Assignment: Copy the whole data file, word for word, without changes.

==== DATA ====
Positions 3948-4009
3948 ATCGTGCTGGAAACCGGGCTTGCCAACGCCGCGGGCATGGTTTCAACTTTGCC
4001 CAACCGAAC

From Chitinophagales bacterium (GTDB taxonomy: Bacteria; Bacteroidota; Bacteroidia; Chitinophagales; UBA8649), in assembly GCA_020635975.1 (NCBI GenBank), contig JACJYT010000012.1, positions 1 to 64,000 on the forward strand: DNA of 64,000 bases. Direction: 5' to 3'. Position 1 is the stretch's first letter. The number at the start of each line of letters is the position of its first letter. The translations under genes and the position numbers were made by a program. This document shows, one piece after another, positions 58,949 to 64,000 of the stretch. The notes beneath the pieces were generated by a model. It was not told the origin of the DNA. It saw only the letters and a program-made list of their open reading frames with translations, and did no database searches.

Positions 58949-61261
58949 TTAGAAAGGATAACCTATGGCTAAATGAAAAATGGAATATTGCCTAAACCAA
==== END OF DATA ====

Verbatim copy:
Positions 3948-4009
3948 ATCGTGCTGGAAACCGGGCTTGCCAACGCCGCGGGCATGGTTTCAACTTTGCC
4001 CAACCGAAC

From Chitinophagales bacterium (GTDB taxonomy: Bacteria; Bacteroidota; Bacteroidia; Chitinophagales; UBA8649), in assembly GCA_020635975.1 (NCBI GenBank), contig JACJYT010000012.1, positions 1 to 64,000 on the forward strand: DNA of 64,000 bases. Direction: 5' to 3'. Position 1 is the stretch's first letter. The number at the start of each line of letters is the position of its first letter. The translations under genes and the position numbers were made by a program. This document shows, one piece after another, positions 58,949 to 64,000 of the stretch. The notes beneath the pieces were generated by a model. It was not told the origin of the DNA. It saw only the letters and a program-made list of their open reading frames with translations, and did no database searches.

Positions 58949-61261
58949 TTAGAAAGGATAACCTATGGCTAAATGAAAAATGGAATATTGCCTAAACCAA